Juveniles; offenses for which juvenile is subject to transfer and trial as an adult. (HB1120)

Introduced By

Del. Todd Gilbert (R-Woodstock) with support from co-patron Del. Clay Athey (R-Front Royal)

Progress

Introduced
Passed Committee
Passed House
Passed Senate
Signed by Governor
Became Law

Description

Offenses for which a juvenile is subject to transfer and trial as an adult.  Provides that a juvenile age 14 or older shall, without more, be subject to a preliminary hearing in juvenile court, and transfer to a circuit court for trial as an adult if he is charged with any offense defined an act of violence in 19.2-297.1, and has been previously adjudicated delinquent for such an offense.

The bill also provides that a juvenile court shall conduct a preliminary hearing upon notice by the attorney for the Commonwealth to the court and parties when a juvenile 14 years of age or older is charged with gang participation in violation of 18.2-46.2.

The bill also provides that a juvenile court shall conduct a preliminary hearing upon notice by the attorney for the Commonwealth to the court and parties whenever a juvenile 14 years of age or older is charged with manufacturing, selling, giving, distributing, or possessing with intent to manufacture, sell, give or distribute a controlled substance or an imitation controlled substance in violation of 18.2-248, manufacturing, selling, giving, distributing, or possessing with intent to manufacture, sell, give, or distribute methamphetamine in violation of 18.2-248.03, felonious selling, giving, distributing or possessing with intent to distribute marijuana in violation of 18.2-248.1, possessing with intent to manufacture, sell, give, or distribute anabolic steroids in violation of 18.2-248.5, if the juvenile has been previously adjudicated delinquent of any such offense. Read the Bill »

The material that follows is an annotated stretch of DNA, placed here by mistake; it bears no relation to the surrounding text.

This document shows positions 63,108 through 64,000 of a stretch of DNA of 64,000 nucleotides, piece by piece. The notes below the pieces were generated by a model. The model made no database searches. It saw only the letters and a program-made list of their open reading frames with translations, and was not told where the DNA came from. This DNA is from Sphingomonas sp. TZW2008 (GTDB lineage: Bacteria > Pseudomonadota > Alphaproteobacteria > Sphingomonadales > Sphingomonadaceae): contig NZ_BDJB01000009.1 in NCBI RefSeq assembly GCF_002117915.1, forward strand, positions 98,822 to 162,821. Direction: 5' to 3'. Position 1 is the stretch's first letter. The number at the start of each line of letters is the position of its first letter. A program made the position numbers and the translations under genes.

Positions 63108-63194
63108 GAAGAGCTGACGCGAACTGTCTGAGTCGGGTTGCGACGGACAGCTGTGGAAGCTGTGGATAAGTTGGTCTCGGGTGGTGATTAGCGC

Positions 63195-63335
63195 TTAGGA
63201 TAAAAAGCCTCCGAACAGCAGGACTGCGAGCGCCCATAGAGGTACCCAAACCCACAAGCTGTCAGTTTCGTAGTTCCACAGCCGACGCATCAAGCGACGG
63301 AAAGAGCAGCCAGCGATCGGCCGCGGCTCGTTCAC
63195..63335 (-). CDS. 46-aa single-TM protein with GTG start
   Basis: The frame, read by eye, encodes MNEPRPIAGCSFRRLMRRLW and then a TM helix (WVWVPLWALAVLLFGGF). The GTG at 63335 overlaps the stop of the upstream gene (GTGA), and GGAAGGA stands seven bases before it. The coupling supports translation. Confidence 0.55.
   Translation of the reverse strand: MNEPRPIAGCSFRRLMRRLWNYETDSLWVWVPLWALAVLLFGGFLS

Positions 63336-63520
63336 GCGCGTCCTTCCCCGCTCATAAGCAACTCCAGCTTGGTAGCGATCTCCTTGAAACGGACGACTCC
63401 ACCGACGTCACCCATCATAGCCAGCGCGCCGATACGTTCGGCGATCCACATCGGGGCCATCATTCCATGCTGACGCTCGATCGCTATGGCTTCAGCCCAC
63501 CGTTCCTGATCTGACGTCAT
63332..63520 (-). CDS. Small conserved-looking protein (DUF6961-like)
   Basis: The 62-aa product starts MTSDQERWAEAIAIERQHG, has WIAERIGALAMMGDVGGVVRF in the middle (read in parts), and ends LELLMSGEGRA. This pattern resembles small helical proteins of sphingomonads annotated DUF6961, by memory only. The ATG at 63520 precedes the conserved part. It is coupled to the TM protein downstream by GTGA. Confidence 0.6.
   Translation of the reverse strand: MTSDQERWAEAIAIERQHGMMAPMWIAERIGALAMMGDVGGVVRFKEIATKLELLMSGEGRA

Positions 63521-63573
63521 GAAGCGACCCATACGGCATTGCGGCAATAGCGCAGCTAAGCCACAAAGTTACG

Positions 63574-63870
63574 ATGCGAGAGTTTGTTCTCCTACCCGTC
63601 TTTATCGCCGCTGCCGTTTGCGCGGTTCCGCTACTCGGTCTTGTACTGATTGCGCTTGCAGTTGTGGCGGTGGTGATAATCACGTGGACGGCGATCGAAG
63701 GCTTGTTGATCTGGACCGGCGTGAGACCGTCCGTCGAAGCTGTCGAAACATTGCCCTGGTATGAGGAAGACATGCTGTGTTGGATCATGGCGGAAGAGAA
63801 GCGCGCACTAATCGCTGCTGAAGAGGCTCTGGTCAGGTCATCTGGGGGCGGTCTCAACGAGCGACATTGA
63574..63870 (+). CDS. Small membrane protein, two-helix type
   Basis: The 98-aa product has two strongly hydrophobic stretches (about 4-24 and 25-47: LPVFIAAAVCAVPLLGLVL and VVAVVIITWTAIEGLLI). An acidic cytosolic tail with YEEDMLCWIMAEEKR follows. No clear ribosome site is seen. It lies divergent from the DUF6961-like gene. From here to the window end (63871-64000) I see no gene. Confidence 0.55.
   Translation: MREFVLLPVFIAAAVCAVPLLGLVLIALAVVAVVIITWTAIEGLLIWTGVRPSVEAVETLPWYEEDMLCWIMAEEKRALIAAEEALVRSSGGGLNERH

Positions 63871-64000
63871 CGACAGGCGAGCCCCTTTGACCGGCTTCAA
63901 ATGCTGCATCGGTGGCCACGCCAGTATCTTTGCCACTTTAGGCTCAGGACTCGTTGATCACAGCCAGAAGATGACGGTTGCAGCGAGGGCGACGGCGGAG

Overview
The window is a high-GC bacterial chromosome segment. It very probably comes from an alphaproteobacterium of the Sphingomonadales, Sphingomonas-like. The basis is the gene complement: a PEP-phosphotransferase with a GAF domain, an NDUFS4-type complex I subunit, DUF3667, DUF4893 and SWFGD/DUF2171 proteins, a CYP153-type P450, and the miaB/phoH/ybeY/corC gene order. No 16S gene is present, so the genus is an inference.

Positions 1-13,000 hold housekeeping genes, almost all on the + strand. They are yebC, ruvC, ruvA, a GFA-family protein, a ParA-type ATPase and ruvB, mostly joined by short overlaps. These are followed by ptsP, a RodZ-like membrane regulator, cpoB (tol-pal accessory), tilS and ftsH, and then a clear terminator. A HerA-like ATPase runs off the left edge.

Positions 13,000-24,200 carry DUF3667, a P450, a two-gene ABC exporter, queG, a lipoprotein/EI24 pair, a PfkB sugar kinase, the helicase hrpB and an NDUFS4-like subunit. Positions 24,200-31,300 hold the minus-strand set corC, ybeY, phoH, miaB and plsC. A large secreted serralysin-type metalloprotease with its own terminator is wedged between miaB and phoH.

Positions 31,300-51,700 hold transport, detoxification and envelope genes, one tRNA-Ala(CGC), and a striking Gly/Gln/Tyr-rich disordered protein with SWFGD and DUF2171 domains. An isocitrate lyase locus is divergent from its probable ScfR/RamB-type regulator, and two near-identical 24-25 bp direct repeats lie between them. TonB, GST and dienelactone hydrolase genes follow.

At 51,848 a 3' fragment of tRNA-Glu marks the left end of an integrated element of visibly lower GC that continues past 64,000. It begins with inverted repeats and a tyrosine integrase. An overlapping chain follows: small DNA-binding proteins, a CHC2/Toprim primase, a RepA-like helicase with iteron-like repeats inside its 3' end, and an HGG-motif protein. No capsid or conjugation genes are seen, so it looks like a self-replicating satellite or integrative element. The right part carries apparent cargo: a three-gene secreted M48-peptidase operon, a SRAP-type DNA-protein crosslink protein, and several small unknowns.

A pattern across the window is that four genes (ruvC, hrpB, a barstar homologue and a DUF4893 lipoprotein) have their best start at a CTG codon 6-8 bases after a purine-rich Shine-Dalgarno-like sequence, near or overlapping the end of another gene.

Outcome

Bill Has Failed

History

DateAction
01/13/2010Committee
01/13/2010Prefiled and ordered printed; offered 01/13/10 10102311D
01/13/2010Referred to Committee for Courts of Justice
01/14/2010Impact statement from VCSC (HB1120)
02/16/2010Left in Courts of Justice

Comments

Susan Lawrence writes:

Teens make really bad and stupid choices. Incredibly stupid decisions with no thought to what comes next, that's why we have a juvenile court and an opportunity for a second chance, with no record, when they turn 18. Education will help fix the problem and is cheaper than prison. A prison education will only assure the cycle of misbehavior and crime continues. Spend the money through CSA (Comprehensive Services Act) providing services to the child in the community.